It’s mid-fall, and high school seniors all over the country are in the midst of trying to decide which colleges or universities they want to apply to and/or completing applications for early deadlines.
It is a busy time of year.
As a parent, what can you do to support your son or daughter in this process?
- Continue to be supportive and understanding of their opinions and thoughts. They may change their minds when learning new information about each college choice. Some of you have been through this already with an older child, so you realize how stressful the college selection process is on a child. If this is your first time through the process, know that there may be some stressful days ahead. Encourage your son/daughter to talk about it and share what they are thinking and why.
- Let your student drive the process. The student needs to determine which colleges he or she is interested in applying to and ultimately what he or she thinks is really the “best fit.” You may have a particular school you’d like your son or daughter to consider, but make sure you let your child make the final decision.
- Emphasize allocating time to the college search process and staying organized. This is often the first major process that students manage independently. It is important. They need to dedicate time with approaching deadlines. They need to check back with recommenders and the Registrar’s Office to ensure letters and transcripts are sent on a timely basis. They need to learn to balance school, sports, clubs, and the college selection process. This is a great experience—developing some time management skills will serve them well as a first-year college student.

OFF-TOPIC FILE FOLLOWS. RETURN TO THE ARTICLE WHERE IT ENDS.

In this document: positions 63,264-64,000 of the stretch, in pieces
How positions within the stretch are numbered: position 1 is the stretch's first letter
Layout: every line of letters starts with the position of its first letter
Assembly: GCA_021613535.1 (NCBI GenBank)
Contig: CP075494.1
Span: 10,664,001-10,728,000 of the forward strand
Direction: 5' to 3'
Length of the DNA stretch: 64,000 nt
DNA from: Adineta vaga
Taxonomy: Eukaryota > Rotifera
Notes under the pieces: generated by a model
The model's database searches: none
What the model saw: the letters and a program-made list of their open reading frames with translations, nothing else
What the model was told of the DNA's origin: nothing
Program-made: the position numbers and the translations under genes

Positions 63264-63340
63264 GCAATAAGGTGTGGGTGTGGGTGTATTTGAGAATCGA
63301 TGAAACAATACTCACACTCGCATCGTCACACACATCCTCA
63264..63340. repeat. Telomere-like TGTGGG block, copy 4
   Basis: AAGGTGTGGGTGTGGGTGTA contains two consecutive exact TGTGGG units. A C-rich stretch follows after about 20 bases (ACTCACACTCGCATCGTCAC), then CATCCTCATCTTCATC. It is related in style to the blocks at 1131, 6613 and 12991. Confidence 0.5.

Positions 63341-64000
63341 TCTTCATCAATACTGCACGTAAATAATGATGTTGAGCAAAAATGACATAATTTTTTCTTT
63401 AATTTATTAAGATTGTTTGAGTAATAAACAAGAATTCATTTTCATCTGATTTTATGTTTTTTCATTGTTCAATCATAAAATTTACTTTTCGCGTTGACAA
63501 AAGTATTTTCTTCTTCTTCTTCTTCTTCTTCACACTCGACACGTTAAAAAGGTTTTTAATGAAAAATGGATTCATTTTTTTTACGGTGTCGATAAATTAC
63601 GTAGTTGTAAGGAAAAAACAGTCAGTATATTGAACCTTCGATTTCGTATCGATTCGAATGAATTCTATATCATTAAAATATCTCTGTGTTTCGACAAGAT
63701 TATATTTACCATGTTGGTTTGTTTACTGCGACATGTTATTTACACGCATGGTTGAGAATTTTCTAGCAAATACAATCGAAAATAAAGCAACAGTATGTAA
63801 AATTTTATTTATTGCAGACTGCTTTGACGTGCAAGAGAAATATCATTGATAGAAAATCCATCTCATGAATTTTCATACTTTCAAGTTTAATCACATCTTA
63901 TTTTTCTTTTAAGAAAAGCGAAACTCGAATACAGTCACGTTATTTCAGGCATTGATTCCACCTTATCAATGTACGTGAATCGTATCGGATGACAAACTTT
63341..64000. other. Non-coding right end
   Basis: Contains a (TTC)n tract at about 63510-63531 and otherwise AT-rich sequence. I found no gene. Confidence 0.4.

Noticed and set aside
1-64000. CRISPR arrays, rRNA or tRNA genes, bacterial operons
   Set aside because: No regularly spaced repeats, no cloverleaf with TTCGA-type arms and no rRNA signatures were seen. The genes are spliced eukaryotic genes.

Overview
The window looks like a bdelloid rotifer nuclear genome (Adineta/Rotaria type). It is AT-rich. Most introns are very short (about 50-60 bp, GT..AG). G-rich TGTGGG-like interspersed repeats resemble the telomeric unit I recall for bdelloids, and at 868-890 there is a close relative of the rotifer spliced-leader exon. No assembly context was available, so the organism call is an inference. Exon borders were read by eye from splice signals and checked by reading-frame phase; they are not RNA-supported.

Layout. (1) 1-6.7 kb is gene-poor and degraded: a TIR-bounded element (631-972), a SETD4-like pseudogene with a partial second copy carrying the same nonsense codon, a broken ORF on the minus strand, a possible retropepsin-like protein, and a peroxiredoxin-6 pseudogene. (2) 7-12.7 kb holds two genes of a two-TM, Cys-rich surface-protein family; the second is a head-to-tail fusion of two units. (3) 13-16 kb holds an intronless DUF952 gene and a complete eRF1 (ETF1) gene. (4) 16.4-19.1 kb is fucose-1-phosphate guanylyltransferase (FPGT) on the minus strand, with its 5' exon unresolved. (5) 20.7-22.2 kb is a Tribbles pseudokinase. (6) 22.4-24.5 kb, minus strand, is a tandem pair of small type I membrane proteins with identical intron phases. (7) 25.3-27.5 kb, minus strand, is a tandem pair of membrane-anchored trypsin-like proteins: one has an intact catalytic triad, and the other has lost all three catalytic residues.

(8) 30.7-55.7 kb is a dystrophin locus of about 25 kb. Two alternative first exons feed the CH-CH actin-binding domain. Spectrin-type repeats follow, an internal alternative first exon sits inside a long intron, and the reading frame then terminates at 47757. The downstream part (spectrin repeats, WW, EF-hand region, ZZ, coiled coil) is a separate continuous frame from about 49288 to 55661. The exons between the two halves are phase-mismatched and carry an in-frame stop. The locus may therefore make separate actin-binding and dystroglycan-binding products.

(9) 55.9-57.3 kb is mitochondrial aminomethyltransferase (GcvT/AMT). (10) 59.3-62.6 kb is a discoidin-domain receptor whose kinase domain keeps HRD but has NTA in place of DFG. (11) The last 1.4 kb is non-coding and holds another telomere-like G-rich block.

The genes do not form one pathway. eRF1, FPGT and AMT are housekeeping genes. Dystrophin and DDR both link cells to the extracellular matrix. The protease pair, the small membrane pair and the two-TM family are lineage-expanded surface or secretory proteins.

- Don’t write anything for your student. Admission officers can typically tell when the essay is written by a parent. And it is particularly embarrassing when a student is asked about the topic in an interview and doesn’t know anything about it. Yes, I think you should provide guidance and input and you can be very valuable as a proofreader in this day and age where “text speak” is far too common. You can also encourage your student to highlight an experience that he or she forgot about or didn’t think was as noteworthy. Just make sure that it is in your student’s own words.
- Let the student communicate with the school. It’s a concern when e-mails and phone calls come from the parent, but the college or university has never heard from the prospective applicant. Is the student interested? Some schools use “demonstrated interest” in their admission process. The student needs to be his or her own best advocate.
- Talk about financing. This is the number one issue that many students would love to hear more about from their parents, but they often don’t know where they stand and they don’t know how to ask. Are there restrictions/limitations based on the family circumstances? Will the student share in the responsibility? Make sure you address these questions sooner rather than later with your son/daughter.
- Set up a regular time to meet and discuss the process. Instead of approaching your son or daughter first thing Saturday morning when he/she has made other plans, set up a regular time when everyone knows it is the topic of discussion. Has the list of schools being considered changed? Where do you need to set up visits to? What did you really think about the last campus visit? What does it mean as a family if the student is really looking to go to school further away? Make it a time for updates, questions, exploration, and to be your son/daughter’s “cheerleader.”
In the end, know that it will all work out. Each senior will realize that it is OK if he or she doesn’t know what major to declare right now. Each senior WILL make it through the holiday season waiting to hear from schools on top of their lists. And ultimately, come May 1, each senior will have the opportunity to enroll at some great colleges.